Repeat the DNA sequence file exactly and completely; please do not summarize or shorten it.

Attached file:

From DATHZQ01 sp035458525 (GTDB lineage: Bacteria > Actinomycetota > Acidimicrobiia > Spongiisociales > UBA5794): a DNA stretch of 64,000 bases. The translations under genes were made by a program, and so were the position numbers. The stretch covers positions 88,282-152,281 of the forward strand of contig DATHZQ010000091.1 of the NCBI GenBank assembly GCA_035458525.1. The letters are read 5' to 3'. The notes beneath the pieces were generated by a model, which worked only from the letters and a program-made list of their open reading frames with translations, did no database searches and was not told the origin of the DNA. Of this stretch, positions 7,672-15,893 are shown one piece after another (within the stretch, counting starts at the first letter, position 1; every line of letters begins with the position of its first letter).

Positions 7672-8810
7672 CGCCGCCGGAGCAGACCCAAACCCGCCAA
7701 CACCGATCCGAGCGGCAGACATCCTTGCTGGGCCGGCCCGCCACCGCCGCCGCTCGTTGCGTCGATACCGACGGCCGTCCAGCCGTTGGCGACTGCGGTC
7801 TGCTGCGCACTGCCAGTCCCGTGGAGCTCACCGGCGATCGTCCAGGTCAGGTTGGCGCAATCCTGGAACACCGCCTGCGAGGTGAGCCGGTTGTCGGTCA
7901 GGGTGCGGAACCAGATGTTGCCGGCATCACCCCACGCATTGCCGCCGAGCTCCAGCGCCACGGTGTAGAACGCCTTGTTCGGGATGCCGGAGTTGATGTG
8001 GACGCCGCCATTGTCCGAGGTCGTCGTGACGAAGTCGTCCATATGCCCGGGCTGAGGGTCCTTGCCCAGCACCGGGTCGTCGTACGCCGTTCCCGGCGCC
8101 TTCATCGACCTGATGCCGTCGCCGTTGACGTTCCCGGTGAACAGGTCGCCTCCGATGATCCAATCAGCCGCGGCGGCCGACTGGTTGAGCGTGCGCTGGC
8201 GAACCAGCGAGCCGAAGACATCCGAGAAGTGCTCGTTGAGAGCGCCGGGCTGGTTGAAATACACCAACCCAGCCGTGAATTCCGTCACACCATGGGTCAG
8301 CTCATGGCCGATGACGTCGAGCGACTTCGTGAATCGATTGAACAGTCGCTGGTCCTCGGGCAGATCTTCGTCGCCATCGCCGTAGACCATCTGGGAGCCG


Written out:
From DATHZQ01 sp035458525 (GTDB lineage: Bacteria > Actinomycetota > Acidimicrobiia > Spongiisociales > UBA5794): a DNA stretch of 64,000 bases. The translations under genes were made by a program, and so were the position numbers. The stretch covers positions 88,282-152,281 of the forward strand of contig DATHZQ010000091.1 of the NCBI GenBank assembly GCA_035458525.1. The letters are read 5' to 3'. The notes beneath the pieces were generated by a model, which worked only from the letters and a program-made list of their open reading frames with translations, did no database searches and was not told the origin of the DNA. Of this stretch, positions 7,672-15,893 are shown one piece after another (within the stretch, counting starts at the first letter, position 1; every line of letters begins with the position of its first letter).

Positions 7672-8810
7672 CGCCGCCGGAGCAGACCCAAACCCGCCAA
7701 CACCGATCCGAGCGGCAGACATCCTTGCTGGGCCGGCCCGCCACCGCCGCCGCTCGTTGCGTCGATACCGACGGCCGTCCAGCCGTTGGCGACTGCGGTC
7801 TGCTGCGCACTGCCAGTCCCGTGGAGCTCACCGGCGATCGTCCAGGTCAGGTTGGCGCAATCCTGGAACACCGCCTGCGAGGTGAGCCGGTTGTCGGTCA
7901 GGGTGCGGAACCAGATGTTGCCGGCATCACCCCACGCATTGCCGCCGAGCTCCAGCGCCACGGTGTAGAACGCCTTGTTCGGGATGCCGGAGTTGATGTG
8001 GACGCCGCCATTGTCCGAGGTCGTCGTGACGAAGTCGTCCATATGCCCGGGCTGAGGGTCCTTGCCCAGCACCGGGTCGTCGTACGCCGTTCCCGGCGCC
8101 TTCATCGACCTGATGCCGTCGCCGTTGACGTTCCCGGTGAACAGGTCGCCTCCGATGATCCAATCAGCCGCGGCGGCCGACTGGTTGAGCGTGCGCTGGC
8201 GAACCAGCGAGCCGAAGACATCCGAGAAGTGCTCGTTGAGAGCGCCGGGCTGGTTGAAATACACCAACCCAGCCGTGAATTCCGTCACACCATGGGTCAG
8301 CTCATGGCCGATGACGTCGAGCGACTTCGTGAATCGATTGAACAGTCGCTGGTCCTCGGGCAGATCTTCGTCGCCATCGCCGTAGACCATCTGGGAGCCG